Beauty will save the world” has become a well-loved cliché. But precisely what beauty is and what it is meant to save the world from are usually things left unsaid. Often enough we get the sense that capital-b “Beauty” is like some itinerant knight returning to the realm, arriving to fanfare and in full regalia, while at the same time the hostile -ism’s of the age (relativism, materialism, nihilism—take your pick) are creatively recast as the mischievous hobgoblins of the modern world just waiting to be met in battle and overcome.
Is this not all a bit of wishful—and what’s worse, unclear—thinking? Do we not flirt with bloodless, and therefore feckless, abstraction when we reach too quickly for societal (that is, political) explanations to the problems that confront us?
The dry, tasteless fruit borne by such efforts is already well known to us. We need not be detained here, for instance, by detailing the increasingly tired fight between Catholic intellectuals on the right who think modern liberal society is essentially godless and depraved and those of the same group who defend unfettered capitalism or ever-purer democracy with a religious zeal. Both these impulses, of course, focus too much on the collective at the expense of the individual. Both seek political answers to what are not simply political questions. They judge the capitalist or the modern man as a capitalist or a modern man before they judge him as the person whom he actually is.
Vague “Beauty-speak” reads from the same tired script: In the ongoing Culture War between the Children of Light and the Children of Darkness, Beauty becomes the trump card—the thing that will allow “us” to finally “win” and move on. Of course, the thinly-veiled Pelagianism driving these strategies fails to appreciate that it is not first of all our world that needs saving, but our souls.
In his thirtieth sermon on the New Testament, Saint Augustine, who had more reason than most to try to blame the troubles of his age on the vague movements of political or social forces, says something essential here: “Bad times! Troublesome times! This men are saying. [But] let our lives be good; and the times are good. We make our times; such as we are, such are the times.” Or if you prefer British Prime Ministers to Doctors of the Church, recall Margaret Thatcher’s much misunderstood dictum that, “There is no such thing as society.”
A community’s political or moral life is a reflection of the inner lives of its members. We must realize this when reading the signs of the times. Materialism will not send anyone to Hell, but when I become a materialist, then I ought to be concerned for the state of my soul. Then, and only as a consequence, might I also worry about the effect of my vice on our polity.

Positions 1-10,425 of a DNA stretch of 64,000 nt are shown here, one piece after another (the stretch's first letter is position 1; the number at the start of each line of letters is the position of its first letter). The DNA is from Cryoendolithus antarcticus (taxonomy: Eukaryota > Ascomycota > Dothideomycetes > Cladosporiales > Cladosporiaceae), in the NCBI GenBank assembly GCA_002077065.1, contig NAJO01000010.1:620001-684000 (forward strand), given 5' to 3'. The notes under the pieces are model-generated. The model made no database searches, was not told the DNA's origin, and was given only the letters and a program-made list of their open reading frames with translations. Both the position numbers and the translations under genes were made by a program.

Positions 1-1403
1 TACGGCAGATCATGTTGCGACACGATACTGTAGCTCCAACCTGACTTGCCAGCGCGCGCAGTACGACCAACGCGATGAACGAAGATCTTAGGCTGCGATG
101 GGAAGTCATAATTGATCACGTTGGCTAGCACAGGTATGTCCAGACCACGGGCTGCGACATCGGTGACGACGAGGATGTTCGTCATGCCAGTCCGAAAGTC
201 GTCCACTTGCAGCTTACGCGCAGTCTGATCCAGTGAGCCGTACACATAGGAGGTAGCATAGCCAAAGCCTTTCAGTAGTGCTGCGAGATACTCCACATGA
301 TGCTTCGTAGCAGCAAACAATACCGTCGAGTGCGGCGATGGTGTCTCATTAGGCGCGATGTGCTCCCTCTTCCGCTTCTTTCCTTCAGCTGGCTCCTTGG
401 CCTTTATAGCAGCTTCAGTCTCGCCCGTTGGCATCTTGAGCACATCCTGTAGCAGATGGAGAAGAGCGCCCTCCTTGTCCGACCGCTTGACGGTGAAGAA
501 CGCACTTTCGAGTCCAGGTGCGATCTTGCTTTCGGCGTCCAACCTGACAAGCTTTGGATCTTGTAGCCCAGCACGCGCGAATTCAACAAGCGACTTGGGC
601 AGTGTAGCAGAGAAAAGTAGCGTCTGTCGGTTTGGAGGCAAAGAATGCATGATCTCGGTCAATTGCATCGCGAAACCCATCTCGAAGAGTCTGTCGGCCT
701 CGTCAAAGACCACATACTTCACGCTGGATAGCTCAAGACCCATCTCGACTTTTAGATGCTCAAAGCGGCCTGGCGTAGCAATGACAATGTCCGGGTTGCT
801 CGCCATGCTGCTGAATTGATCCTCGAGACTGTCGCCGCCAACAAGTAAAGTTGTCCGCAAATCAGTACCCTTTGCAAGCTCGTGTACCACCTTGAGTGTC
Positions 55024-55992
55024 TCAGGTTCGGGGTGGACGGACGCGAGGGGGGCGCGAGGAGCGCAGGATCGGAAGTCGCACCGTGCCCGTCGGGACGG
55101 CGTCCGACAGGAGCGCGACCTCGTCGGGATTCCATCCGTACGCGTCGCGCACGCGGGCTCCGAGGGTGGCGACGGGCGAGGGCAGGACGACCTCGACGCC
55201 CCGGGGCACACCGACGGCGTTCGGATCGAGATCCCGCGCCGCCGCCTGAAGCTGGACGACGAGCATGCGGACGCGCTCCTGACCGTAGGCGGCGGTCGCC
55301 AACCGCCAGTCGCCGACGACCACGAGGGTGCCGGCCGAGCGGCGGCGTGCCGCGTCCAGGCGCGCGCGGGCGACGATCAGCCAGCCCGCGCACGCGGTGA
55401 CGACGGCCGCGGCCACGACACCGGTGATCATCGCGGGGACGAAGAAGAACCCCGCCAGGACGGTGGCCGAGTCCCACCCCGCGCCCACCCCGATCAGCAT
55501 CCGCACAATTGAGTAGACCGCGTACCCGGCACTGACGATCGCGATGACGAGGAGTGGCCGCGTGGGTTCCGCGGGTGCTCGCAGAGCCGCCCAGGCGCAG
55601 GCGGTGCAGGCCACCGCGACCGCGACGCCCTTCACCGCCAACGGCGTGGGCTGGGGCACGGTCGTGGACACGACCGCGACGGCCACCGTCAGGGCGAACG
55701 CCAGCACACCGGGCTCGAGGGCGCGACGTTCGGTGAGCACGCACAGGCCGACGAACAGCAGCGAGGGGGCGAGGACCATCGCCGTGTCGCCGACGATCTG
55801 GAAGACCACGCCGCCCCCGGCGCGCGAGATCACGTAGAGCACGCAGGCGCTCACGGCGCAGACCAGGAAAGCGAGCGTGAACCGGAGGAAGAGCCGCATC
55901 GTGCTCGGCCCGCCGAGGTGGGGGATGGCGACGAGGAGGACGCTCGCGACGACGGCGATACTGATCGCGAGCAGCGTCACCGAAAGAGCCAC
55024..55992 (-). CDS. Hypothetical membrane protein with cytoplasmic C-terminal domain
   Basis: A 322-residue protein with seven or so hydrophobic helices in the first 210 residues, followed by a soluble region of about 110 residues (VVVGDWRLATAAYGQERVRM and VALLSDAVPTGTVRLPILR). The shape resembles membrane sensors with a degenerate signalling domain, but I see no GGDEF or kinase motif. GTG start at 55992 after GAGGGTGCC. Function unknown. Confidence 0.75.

Our willingness to project our own moral development up to the level of an amorphous Culture War is dangerous, even deadly. Abstraction and politicization conspire to sabotage the genuine (which is to say particular) cultivation of virtue. Most Christians today live their lives by metaphor, trying to signal in the ways recognized by their fellow partisans that they love the Good and hate the Bad; but this extrinsicism is made absurd by Christ Himself, for whom “there is neither Jew nor Greek,” and who addresses His invitation to discipleship to each of us as we are, not according to our tribe, clan, or team. It is a Christian innovation that true individualisation need not be a stumbling block to our salvation, but rather the stepladder by which we rise above our native sinfulness. Christianity’s particularism, as Larry Siedentop recently showed in his magisterial Inventing the Individual, was one of its most distinctive—and therefore most dangerous—characteristics, especially when compared to Oriental fatalism or pagan honor-based hierarchism.
Our concepts of beauty sometimes fall captive to this same martial metaphor, and thus we risk blinding ourselves to the ways in which beauty can actually help us in the particular task of moral maturation. In realizing how beauty announces itself precisely by cutting through, not conforming itself to, our man-made categories of power and strategy, our patience for and participation in the corrosive Kulturkampf withers away.
Starting afresh with this perspective in mind, we might better recognize the wisdom of St. Irineaus’ saying that that the glory of God is a human being fully alive. Each person’s journey to God constitutes its own story—sometimes epic, sometimes subtle, either tragic or heroic, but always reserved to that person. And only the person in question can take the necessary steps—can say “yes” to Christ’s call to love. What Hans Urs von Balthasar called the “theo-drama” finds constant re-expression in the course of every life narrative. No political community, however just, no family, however loving, and no friend or lover, however close, can live our spiritual lives for us.